‘February’ by Tim Dooley


We walked back and forth from the library,
preparing for some high leap: sunlight catching
the tallest spume of the shopping centre fountain.

Something we owe to the past made our elders
stand, kneel and then sit in buildings
warmed by a hope for something better.

That monogrammed leather trunk
we use to keep the dresses
you can’t throw away came ahead of you.

Just so the twisted black
of the ornamental cherry’s bark
breaks out in gluey scars

that papery pink peeps through,
ballooning to the rumoured candy cloud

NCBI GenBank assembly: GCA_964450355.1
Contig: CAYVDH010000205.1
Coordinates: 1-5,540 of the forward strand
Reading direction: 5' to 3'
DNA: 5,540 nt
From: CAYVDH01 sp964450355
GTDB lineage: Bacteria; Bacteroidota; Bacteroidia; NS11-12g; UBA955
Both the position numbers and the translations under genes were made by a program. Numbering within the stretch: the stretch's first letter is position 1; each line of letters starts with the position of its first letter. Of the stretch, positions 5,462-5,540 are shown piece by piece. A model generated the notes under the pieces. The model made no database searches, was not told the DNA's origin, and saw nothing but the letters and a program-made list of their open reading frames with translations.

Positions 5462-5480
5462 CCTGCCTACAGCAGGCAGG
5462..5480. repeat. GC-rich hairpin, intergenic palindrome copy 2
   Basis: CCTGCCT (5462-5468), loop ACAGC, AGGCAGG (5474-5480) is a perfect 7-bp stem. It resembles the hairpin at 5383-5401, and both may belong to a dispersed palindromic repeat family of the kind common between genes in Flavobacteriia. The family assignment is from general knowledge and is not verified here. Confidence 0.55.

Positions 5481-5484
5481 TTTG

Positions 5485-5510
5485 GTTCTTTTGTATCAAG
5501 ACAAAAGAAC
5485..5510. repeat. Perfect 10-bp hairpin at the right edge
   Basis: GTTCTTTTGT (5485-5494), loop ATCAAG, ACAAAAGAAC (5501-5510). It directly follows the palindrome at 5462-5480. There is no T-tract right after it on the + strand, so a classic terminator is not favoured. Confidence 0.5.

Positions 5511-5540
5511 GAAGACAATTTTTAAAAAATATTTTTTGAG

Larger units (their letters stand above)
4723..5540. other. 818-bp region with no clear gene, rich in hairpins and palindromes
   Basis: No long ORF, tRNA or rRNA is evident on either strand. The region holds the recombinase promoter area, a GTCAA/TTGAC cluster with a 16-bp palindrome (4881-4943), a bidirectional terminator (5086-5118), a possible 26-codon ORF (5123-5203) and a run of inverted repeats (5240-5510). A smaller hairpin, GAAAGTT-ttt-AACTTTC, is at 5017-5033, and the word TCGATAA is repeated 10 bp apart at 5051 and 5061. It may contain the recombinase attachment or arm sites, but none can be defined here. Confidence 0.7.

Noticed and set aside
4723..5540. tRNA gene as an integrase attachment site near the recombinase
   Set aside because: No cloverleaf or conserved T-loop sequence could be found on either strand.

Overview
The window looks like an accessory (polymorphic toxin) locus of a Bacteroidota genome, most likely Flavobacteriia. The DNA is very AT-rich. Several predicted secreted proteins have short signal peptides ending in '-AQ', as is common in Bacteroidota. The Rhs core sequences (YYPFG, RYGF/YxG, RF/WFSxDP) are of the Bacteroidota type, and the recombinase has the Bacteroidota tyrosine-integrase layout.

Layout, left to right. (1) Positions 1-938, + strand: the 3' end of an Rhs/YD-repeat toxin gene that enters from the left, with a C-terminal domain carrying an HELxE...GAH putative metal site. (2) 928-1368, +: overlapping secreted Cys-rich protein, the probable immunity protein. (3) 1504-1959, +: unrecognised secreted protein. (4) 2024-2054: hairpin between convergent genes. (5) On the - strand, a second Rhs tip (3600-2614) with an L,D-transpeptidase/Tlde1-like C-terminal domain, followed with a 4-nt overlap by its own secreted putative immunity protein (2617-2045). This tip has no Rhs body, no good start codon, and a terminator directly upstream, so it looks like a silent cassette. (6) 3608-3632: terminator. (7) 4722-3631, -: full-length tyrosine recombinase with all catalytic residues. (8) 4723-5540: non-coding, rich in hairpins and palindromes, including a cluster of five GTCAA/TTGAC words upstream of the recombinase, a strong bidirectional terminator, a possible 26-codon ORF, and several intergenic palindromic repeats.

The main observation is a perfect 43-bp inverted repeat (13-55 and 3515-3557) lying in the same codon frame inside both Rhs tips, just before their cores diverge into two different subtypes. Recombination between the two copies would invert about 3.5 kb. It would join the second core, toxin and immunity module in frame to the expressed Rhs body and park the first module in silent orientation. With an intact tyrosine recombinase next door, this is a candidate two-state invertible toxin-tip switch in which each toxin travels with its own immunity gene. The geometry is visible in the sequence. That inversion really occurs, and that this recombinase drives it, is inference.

the street stands still for sight of.

Imported, fitted to this soil
but fruitless, its grace
sustains what reason
could not argue for: its place.
Tim Dooley is reviews and features editor of Poetry London, a tutor for The Poetry School and an arts mentor for the Koestler Trust. The Interrupted Dream, was published by Anvil in 1985, followed by the pamphlets The Secret Ministry (2001) and Tenderness (2004), both winners in the Smith/Doorstop pamphlet competition. Keeping Time (Salt, 2008) was a Poetry Book Society Recommendation. It was followed by Imagined Rooms (Salt, 2010), which collected out-of-print and previously unpublished work.